Figures courtesy of Thoratec Laboratories Corp., CA, USA; MicroMed Technology Inc., NY, USA; and Jarvik Health Inc, NY, USA.

Figure 4.

The MicroMed DeBakey® (bottom) shows a smaller size than first-generation devices, such as Novacor® LVAD (left) and Thoratec® (right).
Image courtesy of MicroMed Technology Inc.

The DeBakey LVAD is a small rotary pump with similar characteristics to HeartMate II. Worldwide clinical experience has shown that this device is suitable for both BTT and DT therapy. The success as a BTT, reported in 150 patients, was between 50 and 66%, and device malfunction was observed in 3% of the population.[16] Multicenter, nonrandomized BTT trials and a randomized DT trial (HeartMate XVE vs DeBakey) are ongoing.

The Jarvik 2000 is a miniature axial flow pump (diameter: 2.4 cm; length: 5.5 cm). The pump is placed within the LV, different to the HeartMate II (placed in the abdomen in a preperitoneal position) or the DeBakey LVAD (placed within the thorax in the pericardial space). The avoidance of a pump pocket decreases the incidence of serious device-related infections.[17] It also requires anticoagulation; however, the risk of hemolysis is minimal. Clinical experience has demonstrated that this device provides safe and effective therapy for HF patients, both as a BTT and DT.[18,19] This pump optimally performs when it acts as a true assist device by partially unloading the LV, thereby allowing reverse remodeling and native ventricular ejection to contribute to the remainder of the cardiac output. The first patient to receive the Jarvik 2000 as DT was supported continuously for more than 6 years.[20] No internal device components failed during an accumulative support time of 59 years. Furthermore, the freedom from LVAD system failure due to external components was 95% at 1–4 years.[21] Clearly, such proven reliability and durability make the Jarvik 2000 promising for long-term use in selected patients.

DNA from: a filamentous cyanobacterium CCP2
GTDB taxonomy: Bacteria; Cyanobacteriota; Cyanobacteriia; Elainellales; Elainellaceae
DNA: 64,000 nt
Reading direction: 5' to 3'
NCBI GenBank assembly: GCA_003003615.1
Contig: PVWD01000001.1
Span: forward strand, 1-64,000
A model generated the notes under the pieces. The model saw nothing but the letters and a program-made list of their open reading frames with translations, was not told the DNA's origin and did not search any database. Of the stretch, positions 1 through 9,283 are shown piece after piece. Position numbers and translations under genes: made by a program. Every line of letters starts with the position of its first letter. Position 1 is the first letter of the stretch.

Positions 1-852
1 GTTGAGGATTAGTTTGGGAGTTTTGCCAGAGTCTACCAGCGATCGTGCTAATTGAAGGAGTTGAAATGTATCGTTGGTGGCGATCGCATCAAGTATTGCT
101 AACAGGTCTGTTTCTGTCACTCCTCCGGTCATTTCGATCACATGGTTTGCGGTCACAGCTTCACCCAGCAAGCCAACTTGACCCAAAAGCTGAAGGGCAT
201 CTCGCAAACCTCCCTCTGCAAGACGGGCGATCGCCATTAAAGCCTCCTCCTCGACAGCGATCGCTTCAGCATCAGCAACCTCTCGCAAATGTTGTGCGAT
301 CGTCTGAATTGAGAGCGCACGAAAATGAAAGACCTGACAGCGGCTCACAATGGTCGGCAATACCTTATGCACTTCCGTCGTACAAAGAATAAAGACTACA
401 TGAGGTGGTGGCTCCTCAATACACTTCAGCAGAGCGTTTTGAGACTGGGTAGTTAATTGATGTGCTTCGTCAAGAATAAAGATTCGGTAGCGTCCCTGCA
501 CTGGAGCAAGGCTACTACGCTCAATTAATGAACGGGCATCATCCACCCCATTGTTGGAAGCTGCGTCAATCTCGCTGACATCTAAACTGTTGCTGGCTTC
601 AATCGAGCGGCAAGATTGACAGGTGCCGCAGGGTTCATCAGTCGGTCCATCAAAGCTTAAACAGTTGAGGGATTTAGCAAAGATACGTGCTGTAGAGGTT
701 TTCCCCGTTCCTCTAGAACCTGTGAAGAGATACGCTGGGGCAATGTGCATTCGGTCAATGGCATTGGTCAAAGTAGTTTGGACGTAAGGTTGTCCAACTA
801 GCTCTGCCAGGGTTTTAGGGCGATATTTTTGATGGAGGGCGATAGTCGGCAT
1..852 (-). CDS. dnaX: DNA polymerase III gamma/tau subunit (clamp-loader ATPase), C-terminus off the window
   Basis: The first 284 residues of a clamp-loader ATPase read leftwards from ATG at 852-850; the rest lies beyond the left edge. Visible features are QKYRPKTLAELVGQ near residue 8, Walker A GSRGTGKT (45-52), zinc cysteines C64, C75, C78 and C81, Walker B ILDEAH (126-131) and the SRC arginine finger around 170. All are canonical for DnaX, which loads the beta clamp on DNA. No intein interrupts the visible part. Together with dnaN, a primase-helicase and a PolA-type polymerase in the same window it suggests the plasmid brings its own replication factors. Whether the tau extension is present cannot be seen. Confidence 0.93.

Third-generation Devices

The third generation of devices includes centrifugal continuous-flow pumps with an impeller or rotor suspended in the blood flow path using a noncontact bearing design, which uses either magnetic or hydrodynamic levitation (Figure 5). The levitation systems suspend the moving impeller within the blood field without any mechanical contact, thus eliminating frictional wear and reducing heat generation. This feature promises longer durability and higher reliability with low incidence of device failure and need for replacement. Usually, magnetic levitation devices are larger owing to the need for complex position sensing and control system that increases requirements for a large pump size.[22] Examples of third-generation devices are the VentrAssist™ (Ventracor Ltd., Sydney, Australia), DuraHeart™ (Terumo, Inc., MI, USA), the HVAD (HeartWare Corp., FL, USA) and the EVAHEART™ LVAS (Sun Medical Technology Research Corporation, Nagano, Japan).

Figure 5.

Third-generation devices.
Figures courtesy of Ventracor Ltd, Sydney, Australia; Terumo Inc., MI, USA; Heartware Corp., FL, USA; and Sun Medical Technology Research Corp., Nagano, Japan.